Everyone’s a fucking race car driver. – Our Host
Old man Seawright and I were recently invited to visit the Sugar Mills in Fiji as guests of the Fiji Sugar Corporation (FSC) to consult on some of their engineering projects. It was kind of a big deal since FSC employs roughly 25% of the population and the Chairman reports directly to the Prime Minister.
Before stepping off the plane I would never have thought the place would remind me so much of Far North Queensland, Australia; but it does. As we descended the steps of the plane to the tarmac; we could see the palm trees, sugar cane crops, and mountain ranges strewn across the landscape… and of course it was raining. Once we were inside the terminal however, the similarities ended, and it became pretty clear that we weren’t in
Kansas Cairns anymore.
Although our arrival in Fiji wasn’t our first interaction with the locals, it was definitely our first real experience with the culture (flight attendants don’t count). As we walked through the terminal towards customs we were greeted by a group of musicians dressed in tropical attire and playing traditional music. They were happy, and they weren’t the only ones.
From the customs officers, to the security guards, the hotel receptionists to the tradesmen and apprentices in the mills; almost all of the locals we met were happy. While we toured the mills we had a constant stream of people coming up to us to shake our hands and say hello, or bula (pronounced “mm-boola”) as the locals say.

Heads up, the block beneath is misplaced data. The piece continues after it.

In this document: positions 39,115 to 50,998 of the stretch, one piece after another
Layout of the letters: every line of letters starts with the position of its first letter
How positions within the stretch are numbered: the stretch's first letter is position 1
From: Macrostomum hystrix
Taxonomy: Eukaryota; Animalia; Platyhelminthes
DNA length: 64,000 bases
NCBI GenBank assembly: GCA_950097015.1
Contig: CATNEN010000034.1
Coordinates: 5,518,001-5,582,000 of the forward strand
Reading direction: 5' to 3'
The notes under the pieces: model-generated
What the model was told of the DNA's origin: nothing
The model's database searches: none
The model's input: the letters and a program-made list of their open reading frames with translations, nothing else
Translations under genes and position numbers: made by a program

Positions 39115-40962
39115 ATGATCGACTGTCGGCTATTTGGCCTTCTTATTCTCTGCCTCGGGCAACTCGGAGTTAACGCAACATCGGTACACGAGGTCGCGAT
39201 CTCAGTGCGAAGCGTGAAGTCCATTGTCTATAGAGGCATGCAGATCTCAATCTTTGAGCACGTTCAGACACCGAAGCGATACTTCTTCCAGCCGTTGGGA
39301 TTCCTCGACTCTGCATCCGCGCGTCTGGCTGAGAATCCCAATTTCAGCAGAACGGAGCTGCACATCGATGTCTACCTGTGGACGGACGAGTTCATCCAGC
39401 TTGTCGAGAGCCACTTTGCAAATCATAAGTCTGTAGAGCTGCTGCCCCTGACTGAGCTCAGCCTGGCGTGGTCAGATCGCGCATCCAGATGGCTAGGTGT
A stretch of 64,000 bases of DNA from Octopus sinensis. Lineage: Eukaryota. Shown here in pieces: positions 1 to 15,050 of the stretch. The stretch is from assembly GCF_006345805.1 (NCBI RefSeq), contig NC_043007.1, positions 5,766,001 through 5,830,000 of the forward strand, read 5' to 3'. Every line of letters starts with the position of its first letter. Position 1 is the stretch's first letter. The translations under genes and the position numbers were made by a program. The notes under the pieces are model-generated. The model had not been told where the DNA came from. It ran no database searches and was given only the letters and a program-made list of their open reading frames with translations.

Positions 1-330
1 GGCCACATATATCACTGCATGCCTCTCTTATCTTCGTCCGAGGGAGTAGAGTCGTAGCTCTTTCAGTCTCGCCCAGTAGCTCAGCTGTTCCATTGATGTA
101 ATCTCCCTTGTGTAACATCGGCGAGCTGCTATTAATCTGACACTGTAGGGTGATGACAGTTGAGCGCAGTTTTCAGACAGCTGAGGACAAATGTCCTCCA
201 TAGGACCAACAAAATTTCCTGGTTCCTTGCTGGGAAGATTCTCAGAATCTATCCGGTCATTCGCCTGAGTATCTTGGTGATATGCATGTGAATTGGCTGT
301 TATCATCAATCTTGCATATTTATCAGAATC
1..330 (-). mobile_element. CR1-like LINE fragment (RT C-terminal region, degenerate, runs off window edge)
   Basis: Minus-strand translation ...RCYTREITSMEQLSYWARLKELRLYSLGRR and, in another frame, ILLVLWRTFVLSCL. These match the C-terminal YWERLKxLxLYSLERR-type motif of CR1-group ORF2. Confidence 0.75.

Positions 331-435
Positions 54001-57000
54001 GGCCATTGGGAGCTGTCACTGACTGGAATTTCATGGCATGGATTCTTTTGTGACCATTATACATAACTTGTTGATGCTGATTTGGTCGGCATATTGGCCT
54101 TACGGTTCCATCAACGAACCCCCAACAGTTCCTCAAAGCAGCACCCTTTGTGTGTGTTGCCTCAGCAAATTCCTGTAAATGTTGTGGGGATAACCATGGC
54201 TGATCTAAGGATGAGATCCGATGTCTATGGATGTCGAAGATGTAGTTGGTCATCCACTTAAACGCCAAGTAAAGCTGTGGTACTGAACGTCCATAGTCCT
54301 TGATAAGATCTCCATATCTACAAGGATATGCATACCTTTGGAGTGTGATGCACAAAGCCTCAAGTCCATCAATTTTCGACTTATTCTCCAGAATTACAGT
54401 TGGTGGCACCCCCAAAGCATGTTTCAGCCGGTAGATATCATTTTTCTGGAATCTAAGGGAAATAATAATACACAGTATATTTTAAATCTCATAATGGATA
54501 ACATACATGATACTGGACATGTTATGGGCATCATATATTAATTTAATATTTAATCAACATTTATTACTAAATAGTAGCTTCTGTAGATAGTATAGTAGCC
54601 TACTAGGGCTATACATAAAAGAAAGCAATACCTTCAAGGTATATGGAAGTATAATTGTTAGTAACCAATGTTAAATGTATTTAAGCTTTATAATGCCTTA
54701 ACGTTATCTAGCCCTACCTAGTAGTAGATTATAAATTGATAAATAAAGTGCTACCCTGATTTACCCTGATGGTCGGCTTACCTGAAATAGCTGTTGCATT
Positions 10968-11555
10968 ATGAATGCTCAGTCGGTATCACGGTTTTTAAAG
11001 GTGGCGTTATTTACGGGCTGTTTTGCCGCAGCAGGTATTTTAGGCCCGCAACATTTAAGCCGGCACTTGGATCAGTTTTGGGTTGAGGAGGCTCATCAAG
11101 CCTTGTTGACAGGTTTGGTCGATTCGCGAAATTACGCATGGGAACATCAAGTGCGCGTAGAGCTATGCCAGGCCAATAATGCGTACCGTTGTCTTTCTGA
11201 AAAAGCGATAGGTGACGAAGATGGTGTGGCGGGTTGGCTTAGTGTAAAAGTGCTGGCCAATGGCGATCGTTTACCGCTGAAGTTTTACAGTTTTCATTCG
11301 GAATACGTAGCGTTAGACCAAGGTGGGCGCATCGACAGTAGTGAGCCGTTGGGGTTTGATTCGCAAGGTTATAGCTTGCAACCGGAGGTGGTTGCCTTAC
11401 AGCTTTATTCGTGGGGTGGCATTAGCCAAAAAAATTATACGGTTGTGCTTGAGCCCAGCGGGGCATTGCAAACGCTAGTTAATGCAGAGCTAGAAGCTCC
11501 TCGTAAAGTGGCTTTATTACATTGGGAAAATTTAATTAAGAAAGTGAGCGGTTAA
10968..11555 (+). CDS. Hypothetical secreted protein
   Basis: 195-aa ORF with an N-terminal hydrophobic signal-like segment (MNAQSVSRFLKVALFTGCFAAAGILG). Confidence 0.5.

Of course, most people that visit Fiji probably say the same thing; although most people also stick to the tourist destinations too, the plethora of resorts, the markets and cafe’s, and the reef and adventure tours. Our work however, took us off the beaten track; we drove almost 3/4 around the coast of the main island of Viti Levu (where most tourists stay), took a plane to Vanua Levu, and visited all 4 sugar mills in the country.
I’m certain that while we were in Labasa the entire town knew we were there; we didn’t see any other westerners around, and at one point we were approached by the wife of one of FSC’s employee’s that we had met the day before… just so she could say hello!
An unfortunate side effect of everyone being happy in Fiji, is that for the most part, they are also extremely laid back and relaxed. Of course, this isn’t a bad thing if its part of your culture and it makes you happy, but it got pretty frustrating for us on occasion since we weren’t used to it… Part of our trip had us supervising the repairs of a wood chipping machine that had broken down the week before we arrived. We had to design a special tool to fit the replacement rear main seal on the engine since John Deere wouldn’t sell it to us.
The whole job took about 3 days to complete where in Australia it would have been sorted out within the day; and with a lot less people…
Important by Name, Acronym by Nature
This was something curious we noticed about the professional culture in Fiji; people in positions of authority are often referred to by their position title, or the acronym of the title. So whereas in Australia we refer to our Prime Minister by their name, Frank Bainimarama (the Fijian Prime Minister at the time) is often referred to as “PM”; we also heard “Chief” for the Chief Engineer, “the Chairman” for the Chairman of FSC, and “CE” for Civil Engineer.